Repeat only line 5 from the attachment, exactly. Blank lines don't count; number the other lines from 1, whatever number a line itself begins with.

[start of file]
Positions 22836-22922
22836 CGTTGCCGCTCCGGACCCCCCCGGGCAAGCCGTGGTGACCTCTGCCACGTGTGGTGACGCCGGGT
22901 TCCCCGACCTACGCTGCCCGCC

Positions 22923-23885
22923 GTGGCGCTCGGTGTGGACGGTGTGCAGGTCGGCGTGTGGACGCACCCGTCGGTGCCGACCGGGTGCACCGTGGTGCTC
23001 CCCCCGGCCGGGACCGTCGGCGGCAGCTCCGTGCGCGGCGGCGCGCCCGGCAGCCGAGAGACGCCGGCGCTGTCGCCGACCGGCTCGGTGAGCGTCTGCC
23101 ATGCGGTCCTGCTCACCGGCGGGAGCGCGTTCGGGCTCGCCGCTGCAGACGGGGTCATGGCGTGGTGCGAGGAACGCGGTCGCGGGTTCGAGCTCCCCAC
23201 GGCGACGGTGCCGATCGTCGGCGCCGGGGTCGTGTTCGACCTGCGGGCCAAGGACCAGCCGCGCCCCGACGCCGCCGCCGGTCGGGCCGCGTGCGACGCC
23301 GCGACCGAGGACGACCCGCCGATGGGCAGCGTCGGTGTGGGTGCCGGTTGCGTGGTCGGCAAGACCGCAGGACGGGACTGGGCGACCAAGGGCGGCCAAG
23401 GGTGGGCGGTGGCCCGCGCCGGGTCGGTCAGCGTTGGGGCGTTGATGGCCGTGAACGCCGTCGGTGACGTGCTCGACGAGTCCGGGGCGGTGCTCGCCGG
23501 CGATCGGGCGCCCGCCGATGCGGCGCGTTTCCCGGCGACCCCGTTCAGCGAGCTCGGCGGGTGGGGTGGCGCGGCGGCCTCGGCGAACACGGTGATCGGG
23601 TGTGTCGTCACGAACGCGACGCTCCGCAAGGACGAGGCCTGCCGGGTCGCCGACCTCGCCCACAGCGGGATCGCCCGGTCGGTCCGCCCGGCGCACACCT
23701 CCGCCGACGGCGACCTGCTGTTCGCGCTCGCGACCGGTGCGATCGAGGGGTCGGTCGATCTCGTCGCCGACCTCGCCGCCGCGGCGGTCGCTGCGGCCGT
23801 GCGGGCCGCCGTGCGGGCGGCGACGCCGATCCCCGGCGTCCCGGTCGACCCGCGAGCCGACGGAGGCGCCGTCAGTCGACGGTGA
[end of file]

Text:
22923 GTGGCGCTCGGTGTGGACGGTGTGCAGGTCGGCGTGTGGACGCACCCGTCGGTGCCGACCGGGTGCACCGTGGTGCTC